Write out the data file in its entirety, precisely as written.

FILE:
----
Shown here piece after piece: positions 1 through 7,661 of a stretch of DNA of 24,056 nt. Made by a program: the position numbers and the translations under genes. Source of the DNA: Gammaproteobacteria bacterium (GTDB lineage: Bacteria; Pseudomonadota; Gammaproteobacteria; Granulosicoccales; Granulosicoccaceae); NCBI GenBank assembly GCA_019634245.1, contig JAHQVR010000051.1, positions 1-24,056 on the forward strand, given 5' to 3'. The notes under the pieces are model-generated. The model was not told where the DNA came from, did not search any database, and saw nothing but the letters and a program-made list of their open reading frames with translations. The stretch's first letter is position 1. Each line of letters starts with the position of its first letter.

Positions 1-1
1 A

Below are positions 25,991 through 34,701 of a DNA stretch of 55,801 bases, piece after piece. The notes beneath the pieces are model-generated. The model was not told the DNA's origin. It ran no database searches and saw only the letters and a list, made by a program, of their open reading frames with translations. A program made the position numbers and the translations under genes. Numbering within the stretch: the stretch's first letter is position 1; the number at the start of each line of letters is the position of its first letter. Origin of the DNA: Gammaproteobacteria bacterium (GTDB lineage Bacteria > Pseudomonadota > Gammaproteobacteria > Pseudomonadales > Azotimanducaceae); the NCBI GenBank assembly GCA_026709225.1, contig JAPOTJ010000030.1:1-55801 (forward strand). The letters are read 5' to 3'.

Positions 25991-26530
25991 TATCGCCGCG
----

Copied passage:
Shown here piece after piece: positions 1 through 7,661 of a stretch of DNA of 24,056 nt. Made by a program: the position numbers and the translations under genes. Source of the DNA: Gammaproteobacteria bacterium (GTDB lineage: Bacteria; Pseudomonadota; Gammaproteobacteria; Granulosicoccales; Granulosicoccaceae); NCBI GenBank assembly GCA_019634245.1, contig JAHQVR010000051.1, positions 1-24,056 on the forward strand, given 5' to 3'. The notes under the pieces are model-generated. The model was not told where the DNA came from, did not search any database, and saw nothing but the letters and a program-made list of their open reading frames with translations. The stretch's first letter is position 1. Each line of letters starts with the position of its first letter.

Positions 1-1
1 A

Below are positions 25,991 through 34,701 of a DNA stretch of 55,801 bases, piece after piece. The notes beneath the pieces are model-generated. The model was not told the DNA's origin. It ran no database searches and saw only the letters and a list, made by a program, of their open reading frames with translations. A program made the position numbers and the translations under genes. Numbering within the stretch: the stretch's first letter is position 1; the number at the start of each line of letters is the position of its first letter. Origin of the DNA: Gammaproteobacteria bacterium (GTDB lineage Bacteria > Pseudomonadota > Gammaproteobacteria > Pseudomonadales > Azotimanducaceae); the NCBI GenBank assembly GCA_026709225.1, contig JAPOTJ010000030.1:1-55801 (forward strand). The letters are read 5' to 3'.

Positions 25991-26530
25991 TATCGCCGCG